How has COVID changed the education sector?

Covid-19 News | Education | Reports

Written by Samantha Rutter, CEO of Open Study College

Traditionally education is based upon the premise of being face-to-face but with all the possibilities of online learning, particularly given the current uncertain climate, distance learning and online education is becoming more mainstream and is proving to be just as effective.

COVID-19 has meant that schools, universities and colleges have been shut worldwide for long periods of time causing interrupted study and as a result, education has changed dramatically, namely with the rise of remote learning on digital platforms. According to UNESCO 1.6 billion children in 195 countries worldwide could not use their classrooms at various points during the pandemic.

In addition, redundancies have also increased due to the impact that the pandemic has had on a number of usually ‘buzzing’ industries such as hospitality and leisure. The Office for National Statistics reported that redundancies have reached a record high as 314,000 people have lost their jobs since July. This has had a knock-on effect of people wanting to retrain or upskill in order to secure future employment and career opportunities.

Whilst education has not come to a complete standstill during the pandemic it has certainly adapted by moving online.

At Open Study College we have seen a 25% increase in the number of students studying this year as well as a 30% rise in web traffic. These figures are fuelled by a number of factors including the development of new and higher level courses (now over 650) and reaching new audiences through our marketing strategy, but also, since the pandemic there has been an increase in people using their unexpected time at home to be productive and consider their future goals. As a result, earlier this year we announced a series of new staff appointments to further strengthen our team and to help us manage the increased appetite for distance learning and allow us to push on with our ambitious growth plans, both in the UK and overseas.

With the rise of people using digital channels to communicate and learn, not just for work but with their friends and family, we have also seen a shift in students selecting online study over our course pack options. In comparison to 2019, there’s been a 58% increase in people choosing to study fully online.

There has been little change in our most sought after courses including A levels, accounting and childcare however, we have seen a rise in people considering courses that could create a second or part-time job such as beauty and nail courses and counselling – these are the types of courses that are often a stepping stone for people who want to change careers.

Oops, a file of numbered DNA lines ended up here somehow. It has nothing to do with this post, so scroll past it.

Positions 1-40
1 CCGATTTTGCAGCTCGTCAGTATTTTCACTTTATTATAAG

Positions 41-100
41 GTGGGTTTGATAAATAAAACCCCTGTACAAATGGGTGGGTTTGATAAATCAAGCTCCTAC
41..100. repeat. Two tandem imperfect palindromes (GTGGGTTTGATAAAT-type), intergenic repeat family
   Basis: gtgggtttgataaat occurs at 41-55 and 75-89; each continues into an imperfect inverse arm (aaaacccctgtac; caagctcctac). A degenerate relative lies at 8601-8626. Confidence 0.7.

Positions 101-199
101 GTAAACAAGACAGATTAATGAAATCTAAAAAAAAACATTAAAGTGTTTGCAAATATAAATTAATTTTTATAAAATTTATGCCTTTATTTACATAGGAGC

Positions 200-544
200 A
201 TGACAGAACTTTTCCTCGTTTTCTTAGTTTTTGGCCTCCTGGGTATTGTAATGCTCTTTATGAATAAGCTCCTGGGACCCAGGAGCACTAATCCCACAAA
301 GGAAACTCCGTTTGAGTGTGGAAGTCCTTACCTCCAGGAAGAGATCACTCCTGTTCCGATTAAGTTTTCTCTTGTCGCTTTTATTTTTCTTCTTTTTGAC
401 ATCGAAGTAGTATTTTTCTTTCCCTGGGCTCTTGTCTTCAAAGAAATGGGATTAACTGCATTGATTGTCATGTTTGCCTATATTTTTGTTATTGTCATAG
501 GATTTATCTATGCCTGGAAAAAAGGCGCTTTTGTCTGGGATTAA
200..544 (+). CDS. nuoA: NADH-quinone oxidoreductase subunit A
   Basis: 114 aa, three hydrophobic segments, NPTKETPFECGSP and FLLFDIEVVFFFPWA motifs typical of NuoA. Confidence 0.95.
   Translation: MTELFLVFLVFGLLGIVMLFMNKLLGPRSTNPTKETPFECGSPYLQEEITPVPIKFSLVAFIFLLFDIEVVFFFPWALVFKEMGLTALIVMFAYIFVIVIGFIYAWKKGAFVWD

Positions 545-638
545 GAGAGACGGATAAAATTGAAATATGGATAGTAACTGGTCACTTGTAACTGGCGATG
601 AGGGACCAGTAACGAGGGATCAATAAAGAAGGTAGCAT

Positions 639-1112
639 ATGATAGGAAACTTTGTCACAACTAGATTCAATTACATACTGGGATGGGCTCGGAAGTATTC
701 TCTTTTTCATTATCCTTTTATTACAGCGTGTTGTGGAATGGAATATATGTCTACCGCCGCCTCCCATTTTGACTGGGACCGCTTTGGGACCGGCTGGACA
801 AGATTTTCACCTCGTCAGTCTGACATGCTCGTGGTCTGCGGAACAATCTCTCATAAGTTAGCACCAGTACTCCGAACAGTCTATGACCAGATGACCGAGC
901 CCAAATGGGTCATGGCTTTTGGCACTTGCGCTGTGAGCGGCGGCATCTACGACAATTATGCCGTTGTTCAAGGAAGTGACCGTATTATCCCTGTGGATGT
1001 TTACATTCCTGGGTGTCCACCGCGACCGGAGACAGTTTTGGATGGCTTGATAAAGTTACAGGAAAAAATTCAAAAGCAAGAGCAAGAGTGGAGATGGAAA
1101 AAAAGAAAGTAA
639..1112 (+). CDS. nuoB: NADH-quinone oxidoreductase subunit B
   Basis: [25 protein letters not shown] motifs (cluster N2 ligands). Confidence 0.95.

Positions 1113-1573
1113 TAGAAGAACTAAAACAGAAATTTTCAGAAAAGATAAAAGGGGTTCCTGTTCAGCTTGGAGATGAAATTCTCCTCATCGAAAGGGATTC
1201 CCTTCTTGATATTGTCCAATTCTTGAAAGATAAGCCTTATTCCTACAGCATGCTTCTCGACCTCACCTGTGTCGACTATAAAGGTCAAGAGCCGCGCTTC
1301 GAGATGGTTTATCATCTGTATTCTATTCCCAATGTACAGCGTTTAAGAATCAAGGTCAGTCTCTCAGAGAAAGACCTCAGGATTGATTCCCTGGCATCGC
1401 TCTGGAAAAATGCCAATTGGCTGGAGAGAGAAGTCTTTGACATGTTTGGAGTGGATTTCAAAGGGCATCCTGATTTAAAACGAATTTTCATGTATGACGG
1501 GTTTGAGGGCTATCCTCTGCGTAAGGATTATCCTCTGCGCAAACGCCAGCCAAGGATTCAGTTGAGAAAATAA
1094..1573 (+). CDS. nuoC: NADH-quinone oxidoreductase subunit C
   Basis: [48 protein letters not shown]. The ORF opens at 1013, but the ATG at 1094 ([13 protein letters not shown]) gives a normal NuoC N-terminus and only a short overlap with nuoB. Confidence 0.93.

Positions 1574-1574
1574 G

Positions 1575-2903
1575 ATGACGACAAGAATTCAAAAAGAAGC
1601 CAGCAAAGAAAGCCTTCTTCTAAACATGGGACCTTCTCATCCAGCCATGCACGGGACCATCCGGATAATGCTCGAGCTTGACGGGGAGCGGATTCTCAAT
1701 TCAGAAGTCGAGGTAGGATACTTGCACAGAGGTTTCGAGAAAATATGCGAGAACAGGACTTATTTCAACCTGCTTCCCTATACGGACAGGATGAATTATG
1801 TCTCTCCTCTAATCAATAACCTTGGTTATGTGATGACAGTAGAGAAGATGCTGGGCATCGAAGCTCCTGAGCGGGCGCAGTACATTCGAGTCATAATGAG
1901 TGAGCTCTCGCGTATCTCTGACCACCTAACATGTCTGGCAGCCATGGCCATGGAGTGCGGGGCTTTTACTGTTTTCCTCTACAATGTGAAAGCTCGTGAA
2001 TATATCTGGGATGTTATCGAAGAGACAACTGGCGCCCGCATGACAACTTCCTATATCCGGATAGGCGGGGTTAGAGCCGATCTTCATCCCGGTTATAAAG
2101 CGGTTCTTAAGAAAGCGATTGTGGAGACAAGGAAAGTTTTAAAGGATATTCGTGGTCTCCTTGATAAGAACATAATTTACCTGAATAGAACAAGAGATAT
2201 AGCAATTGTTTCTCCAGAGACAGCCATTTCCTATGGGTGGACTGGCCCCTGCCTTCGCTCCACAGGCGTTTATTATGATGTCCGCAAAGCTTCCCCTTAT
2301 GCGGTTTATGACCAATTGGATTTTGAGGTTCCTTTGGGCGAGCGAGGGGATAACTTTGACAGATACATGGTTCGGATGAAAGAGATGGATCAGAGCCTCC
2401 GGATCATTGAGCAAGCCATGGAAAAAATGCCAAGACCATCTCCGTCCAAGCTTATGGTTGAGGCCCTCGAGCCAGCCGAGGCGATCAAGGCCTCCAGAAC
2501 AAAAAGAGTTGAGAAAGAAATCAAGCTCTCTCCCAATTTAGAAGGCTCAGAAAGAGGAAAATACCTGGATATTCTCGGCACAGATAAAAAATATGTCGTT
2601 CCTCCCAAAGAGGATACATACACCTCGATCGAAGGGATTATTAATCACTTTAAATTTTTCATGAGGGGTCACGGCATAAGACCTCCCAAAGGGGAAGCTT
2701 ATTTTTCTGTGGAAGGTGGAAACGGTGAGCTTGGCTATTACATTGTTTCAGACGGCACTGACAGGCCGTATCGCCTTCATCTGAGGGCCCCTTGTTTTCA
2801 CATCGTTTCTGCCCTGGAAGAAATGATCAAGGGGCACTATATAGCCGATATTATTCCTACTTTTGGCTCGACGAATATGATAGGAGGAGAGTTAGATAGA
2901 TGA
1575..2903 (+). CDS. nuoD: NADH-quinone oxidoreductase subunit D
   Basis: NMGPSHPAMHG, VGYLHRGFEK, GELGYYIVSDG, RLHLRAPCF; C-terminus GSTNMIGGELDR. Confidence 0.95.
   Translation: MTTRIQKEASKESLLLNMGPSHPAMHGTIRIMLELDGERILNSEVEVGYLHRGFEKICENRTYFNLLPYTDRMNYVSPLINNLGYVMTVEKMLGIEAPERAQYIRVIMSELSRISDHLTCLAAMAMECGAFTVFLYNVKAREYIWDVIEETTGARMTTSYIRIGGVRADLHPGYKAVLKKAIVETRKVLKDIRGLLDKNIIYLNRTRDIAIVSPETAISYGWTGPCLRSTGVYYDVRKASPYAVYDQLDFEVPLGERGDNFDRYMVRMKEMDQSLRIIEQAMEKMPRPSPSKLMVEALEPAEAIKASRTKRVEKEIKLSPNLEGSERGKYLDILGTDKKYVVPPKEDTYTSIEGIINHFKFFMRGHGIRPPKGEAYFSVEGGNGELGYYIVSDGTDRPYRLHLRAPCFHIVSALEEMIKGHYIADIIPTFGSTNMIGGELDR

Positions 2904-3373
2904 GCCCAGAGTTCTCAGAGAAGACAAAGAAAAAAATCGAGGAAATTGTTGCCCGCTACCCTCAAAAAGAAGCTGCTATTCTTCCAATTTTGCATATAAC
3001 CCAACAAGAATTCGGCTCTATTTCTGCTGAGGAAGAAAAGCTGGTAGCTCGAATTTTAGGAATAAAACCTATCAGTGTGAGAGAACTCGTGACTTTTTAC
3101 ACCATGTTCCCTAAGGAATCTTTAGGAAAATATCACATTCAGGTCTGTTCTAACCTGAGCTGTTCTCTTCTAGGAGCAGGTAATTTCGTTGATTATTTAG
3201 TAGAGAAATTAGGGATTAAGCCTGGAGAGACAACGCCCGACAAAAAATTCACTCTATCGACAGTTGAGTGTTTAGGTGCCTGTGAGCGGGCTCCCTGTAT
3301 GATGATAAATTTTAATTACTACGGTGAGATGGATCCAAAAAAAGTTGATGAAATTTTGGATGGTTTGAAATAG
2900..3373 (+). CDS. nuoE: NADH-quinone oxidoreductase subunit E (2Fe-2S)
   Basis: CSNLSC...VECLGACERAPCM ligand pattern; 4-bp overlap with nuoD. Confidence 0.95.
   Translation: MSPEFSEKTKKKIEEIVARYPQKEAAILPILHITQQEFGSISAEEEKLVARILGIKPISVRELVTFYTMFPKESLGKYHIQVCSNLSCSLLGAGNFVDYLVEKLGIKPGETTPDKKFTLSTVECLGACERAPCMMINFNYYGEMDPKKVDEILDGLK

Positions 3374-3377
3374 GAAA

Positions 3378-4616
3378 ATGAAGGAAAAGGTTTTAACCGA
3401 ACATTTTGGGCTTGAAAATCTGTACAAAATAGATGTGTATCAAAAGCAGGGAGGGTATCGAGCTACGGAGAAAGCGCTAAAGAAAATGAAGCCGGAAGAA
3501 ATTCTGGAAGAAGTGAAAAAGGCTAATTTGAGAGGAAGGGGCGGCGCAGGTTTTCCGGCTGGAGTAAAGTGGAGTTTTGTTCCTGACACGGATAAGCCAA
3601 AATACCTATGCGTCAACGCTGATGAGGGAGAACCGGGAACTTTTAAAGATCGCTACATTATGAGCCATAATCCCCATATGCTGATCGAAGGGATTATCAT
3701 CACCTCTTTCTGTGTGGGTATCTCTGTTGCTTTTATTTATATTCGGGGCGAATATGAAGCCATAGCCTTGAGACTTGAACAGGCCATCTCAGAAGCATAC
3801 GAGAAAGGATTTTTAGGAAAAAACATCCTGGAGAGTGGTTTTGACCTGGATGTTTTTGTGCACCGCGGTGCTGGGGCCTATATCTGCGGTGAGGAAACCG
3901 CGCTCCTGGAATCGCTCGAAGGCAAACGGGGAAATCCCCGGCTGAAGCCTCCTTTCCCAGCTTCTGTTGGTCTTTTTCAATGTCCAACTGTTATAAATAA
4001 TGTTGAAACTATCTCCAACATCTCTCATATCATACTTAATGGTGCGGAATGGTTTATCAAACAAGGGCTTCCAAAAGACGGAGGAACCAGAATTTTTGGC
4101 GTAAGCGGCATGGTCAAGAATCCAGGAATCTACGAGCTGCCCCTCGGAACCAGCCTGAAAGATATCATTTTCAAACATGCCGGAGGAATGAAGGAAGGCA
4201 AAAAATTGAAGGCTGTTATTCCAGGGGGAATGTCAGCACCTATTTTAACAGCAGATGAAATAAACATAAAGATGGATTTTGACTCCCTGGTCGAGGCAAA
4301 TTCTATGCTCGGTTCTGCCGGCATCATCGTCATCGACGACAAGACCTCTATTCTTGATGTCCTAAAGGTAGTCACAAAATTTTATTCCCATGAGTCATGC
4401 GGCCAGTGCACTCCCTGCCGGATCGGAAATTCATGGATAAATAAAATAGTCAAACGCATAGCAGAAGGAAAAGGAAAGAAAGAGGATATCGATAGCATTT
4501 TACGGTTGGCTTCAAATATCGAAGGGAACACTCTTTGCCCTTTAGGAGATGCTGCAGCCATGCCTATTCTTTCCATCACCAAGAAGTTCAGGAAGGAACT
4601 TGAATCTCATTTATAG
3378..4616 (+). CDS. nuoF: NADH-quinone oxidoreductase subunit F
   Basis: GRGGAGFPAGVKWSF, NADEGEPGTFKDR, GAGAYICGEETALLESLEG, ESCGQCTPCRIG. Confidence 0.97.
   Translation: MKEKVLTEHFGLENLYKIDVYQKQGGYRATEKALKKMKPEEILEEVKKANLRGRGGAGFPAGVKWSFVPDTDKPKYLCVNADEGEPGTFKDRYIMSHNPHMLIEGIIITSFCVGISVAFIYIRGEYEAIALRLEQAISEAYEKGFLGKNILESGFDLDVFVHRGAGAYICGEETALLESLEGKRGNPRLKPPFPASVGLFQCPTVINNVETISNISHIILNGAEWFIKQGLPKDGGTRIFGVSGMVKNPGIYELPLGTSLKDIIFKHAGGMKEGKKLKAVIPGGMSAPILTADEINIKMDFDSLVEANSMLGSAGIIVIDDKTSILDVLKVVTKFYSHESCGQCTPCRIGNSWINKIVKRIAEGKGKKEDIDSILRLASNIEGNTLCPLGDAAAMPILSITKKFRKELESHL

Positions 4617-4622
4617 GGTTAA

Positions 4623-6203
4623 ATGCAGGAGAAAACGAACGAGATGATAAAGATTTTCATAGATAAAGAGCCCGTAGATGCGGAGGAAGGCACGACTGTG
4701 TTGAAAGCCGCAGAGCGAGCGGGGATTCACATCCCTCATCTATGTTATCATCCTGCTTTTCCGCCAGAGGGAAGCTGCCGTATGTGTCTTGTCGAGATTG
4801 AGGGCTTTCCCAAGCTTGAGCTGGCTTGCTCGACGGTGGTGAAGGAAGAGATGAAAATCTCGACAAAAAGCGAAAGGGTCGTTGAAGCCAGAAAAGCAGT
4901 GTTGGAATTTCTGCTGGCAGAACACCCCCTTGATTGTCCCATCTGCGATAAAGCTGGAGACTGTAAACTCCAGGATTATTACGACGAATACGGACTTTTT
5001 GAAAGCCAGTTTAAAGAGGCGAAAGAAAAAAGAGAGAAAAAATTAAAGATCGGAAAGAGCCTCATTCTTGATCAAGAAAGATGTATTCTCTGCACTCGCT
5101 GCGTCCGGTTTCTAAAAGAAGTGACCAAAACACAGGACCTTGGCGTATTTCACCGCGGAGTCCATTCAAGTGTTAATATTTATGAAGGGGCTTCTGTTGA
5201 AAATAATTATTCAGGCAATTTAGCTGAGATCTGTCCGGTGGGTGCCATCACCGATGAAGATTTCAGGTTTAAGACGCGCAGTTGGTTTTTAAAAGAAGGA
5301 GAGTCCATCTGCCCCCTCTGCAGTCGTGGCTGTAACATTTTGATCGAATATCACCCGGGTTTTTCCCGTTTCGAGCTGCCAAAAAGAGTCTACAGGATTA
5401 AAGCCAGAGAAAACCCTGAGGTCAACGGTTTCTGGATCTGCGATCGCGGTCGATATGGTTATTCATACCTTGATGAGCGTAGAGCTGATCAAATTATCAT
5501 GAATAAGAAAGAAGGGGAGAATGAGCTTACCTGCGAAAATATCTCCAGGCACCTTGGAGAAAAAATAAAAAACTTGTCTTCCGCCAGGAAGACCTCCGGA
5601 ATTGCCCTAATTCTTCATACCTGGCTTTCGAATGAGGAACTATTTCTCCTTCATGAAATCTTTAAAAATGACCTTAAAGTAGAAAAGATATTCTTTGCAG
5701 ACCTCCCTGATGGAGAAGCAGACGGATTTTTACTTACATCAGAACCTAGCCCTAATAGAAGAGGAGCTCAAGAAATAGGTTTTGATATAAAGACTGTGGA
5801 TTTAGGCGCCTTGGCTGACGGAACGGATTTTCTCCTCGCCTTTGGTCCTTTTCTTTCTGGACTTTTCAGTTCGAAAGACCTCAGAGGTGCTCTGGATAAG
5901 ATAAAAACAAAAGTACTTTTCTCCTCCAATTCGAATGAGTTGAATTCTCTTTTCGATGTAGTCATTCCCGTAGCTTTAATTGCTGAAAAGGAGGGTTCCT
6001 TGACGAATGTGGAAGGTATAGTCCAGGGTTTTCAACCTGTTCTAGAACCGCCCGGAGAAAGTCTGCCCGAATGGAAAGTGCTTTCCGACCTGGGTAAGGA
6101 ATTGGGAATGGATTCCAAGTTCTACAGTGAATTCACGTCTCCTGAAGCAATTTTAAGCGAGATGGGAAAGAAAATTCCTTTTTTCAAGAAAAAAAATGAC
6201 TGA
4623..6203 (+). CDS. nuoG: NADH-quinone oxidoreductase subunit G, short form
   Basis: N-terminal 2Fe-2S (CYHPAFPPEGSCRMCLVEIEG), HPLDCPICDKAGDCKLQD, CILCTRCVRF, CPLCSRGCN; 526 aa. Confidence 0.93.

During the pandemic we’ve been inundated with enquiries from people looking to find out more how they can retrain in a totally different industry after theirs was impacted so severely. Once we began talking to people we learnt more about the worry that came with retraining and the fears surrounding how they would take care of their families, and as a family owned and run business that really struck a chord with us. So alongside our flexible payment options, we developed a community initiative called The Big Help Out, to offer direct support to those who have been impacted by providing a career kick-start programme, full and part-funded scholarships, free CV support as well as free equipment such as laptops to help people get back into work. This is an ongoing campaign to try and help those who need the support to get back on their feet.

With the dramatic shift away from classrooms and lecture halls and urge for increased job security, we believe the demand for distance learning will continue beyond the pandemic, particularly as we become even more accustomed to digital solutions and more of a work-life balance fitting studies around existing jobs, childcare and home life. I also expect that we will continue to see people reflecting on their careers and goals and using the events of this year as an opportunity to develop themselves for their futures. At Open Study College we are continuing to take the insights we have learnt from COVID-19 to develop our offering further through the innovation of our digital services.

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